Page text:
Fever and ague prevail on the coast.
An attack of the ague sent him home, and on recovery, having resolved to attend a high school and fit himself to become a teacher, he passed the next four years in a hard struggle with poverty and in an earnest effort to secure an education, studying for a short time in the Geauga Seminary atChester, Ohio.
It is generally applied to the definite unhealthy condition of body known by a variety of names, such as ague, intermittent (and remittent) fever, marsh fever, jungle fever, hill fever, "fever of the country" and "fever and ague."
A single paroxysm of simple ague may come upon the patient in the midst of good health or it may be preceded by some malaise.
The ague-fit begins with chills proceeding as if from the lower part of the back, and gradually extending until the coldness overtakes the whole body.
The point common to the various forms of ague is that the paroxysm ceases about midnight or early morning.
The malarial cachexia that follows definite attacks of ague consists in a state of ill-defined suffering, associated with a sallow skin, enlarged spleen and liver, and sometimes.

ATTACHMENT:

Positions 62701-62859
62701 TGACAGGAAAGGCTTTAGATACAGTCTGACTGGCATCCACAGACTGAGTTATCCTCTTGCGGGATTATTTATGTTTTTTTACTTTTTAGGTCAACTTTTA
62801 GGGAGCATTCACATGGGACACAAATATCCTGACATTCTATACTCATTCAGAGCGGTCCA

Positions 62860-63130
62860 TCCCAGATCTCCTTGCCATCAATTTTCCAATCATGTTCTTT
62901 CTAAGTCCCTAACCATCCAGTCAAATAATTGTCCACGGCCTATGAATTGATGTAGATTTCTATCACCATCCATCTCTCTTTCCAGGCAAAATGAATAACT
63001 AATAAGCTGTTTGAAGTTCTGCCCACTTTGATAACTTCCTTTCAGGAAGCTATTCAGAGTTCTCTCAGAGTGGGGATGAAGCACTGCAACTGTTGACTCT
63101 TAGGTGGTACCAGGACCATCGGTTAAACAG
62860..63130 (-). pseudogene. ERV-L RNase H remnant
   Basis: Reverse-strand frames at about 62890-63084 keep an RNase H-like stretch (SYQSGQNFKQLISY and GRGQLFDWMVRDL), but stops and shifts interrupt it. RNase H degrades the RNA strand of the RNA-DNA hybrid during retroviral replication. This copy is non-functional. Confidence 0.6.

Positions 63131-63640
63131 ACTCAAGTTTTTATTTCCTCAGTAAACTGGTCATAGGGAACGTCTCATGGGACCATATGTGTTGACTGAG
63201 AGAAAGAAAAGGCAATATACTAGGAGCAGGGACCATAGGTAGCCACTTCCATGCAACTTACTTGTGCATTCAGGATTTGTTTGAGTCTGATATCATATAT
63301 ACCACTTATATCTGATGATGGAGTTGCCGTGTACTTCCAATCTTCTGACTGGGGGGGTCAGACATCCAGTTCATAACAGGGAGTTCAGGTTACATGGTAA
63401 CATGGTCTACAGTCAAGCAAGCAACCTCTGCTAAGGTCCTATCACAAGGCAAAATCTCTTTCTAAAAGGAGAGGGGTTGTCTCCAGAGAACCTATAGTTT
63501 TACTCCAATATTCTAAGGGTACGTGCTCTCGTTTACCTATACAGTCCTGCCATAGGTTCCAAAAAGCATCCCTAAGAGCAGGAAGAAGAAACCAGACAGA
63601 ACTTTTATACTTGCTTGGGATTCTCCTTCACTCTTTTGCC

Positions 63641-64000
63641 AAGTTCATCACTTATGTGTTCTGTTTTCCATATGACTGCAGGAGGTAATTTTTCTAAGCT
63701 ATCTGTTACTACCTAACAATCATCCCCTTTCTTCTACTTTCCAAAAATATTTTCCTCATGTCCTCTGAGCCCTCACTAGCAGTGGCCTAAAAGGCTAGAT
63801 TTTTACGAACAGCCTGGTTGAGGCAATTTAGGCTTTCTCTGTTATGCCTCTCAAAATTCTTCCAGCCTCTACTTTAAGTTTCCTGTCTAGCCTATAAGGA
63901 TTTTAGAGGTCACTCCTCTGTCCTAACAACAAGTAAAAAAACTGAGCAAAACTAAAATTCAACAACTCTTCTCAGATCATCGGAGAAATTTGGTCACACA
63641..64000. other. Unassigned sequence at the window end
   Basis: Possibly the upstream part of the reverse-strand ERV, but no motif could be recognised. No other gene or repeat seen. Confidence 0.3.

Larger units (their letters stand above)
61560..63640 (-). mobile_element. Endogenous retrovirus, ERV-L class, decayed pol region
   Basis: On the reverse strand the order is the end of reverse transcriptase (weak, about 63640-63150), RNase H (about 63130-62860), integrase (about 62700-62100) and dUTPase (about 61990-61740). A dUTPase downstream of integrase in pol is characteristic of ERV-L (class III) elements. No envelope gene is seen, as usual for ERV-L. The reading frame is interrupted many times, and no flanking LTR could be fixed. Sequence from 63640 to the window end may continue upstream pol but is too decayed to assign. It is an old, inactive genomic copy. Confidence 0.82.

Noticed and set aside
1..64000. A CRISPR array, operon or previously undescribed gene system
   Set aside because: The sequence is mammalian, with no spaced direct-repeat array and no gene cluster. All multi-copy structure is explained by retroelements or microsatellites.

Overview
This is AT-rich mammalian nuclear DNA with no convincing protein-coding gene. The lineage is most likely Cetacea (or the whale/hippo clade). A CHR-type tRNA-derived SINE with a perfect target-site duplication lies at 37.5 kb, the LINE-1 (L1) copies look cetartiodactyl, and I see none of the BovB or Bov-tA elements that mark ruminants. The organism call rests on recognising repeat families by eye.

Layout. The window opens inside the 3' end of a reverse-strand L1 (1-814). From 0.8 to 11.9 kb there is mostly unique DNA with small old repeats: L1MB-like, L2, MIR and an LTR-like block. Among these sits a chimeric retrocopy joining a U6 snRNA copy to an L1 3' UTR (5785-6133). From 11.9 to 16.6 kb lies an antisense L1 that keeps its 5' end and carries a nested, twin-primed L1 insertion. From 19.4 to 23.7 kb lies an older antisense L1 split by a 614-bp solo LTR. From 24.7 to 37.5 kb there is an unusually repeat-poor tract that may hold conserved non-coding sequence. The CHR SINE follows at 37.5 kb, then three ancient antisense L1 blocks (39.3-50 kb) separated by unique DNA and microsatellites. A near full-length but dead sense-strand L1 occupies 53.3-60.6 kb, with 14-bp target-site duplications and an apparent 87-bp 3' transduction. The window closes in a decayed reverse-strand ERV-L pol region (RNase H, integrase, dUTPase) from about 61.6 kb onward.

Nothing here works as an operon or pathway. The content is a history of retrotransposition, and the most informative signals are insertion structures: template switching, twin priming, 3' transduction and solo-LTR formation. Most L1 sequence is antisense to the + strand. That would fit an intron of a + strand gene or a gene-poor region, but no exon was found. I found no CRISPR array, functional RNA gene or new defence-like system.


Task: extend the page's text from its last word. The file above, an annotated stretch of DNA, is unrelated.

Another was projected against China, but the old warrior was attacked by fever and ague when encamped on the farther side of the Sihon (Syr-Daria) and died at Atrar (Otrar) on the 17th of February 1405.
Above the level of the river, Poti is extremely unhealthy, fever and ague prevailing in summer and autumn.
It has been used with success as an antiperiodic and antipyretic in ague, and also as a diuretic in gout and kidney affections.
Indians taken down from the sierra get ague and dysentery.
The forms in which neuralgia most commonly shows itself are facial neuralgia or tic douloureux, migraine (hemicrania or brow ague), intercostal neuralgia and sciatica.
Hemicrania, migraine, brow-ague' and sick headache are various terms employed to describe what by some is considered to be another form of neuralgia.
The theory was thought out during the rest of the ague fit, drafted the same evening, written out in full in the two succeeding evenings, and sent to Darwin by the next post.
In treating malaria (including ague, remittent fever, intermittent fever, and all its other forms) with this drug certain important facts are to be observed.
The latter, besides its more obvious advantages, speedily freed large tracts of country from stagnant water and their inhabitants from ague, and prepared the way for the underground draining which soon after began to be practised.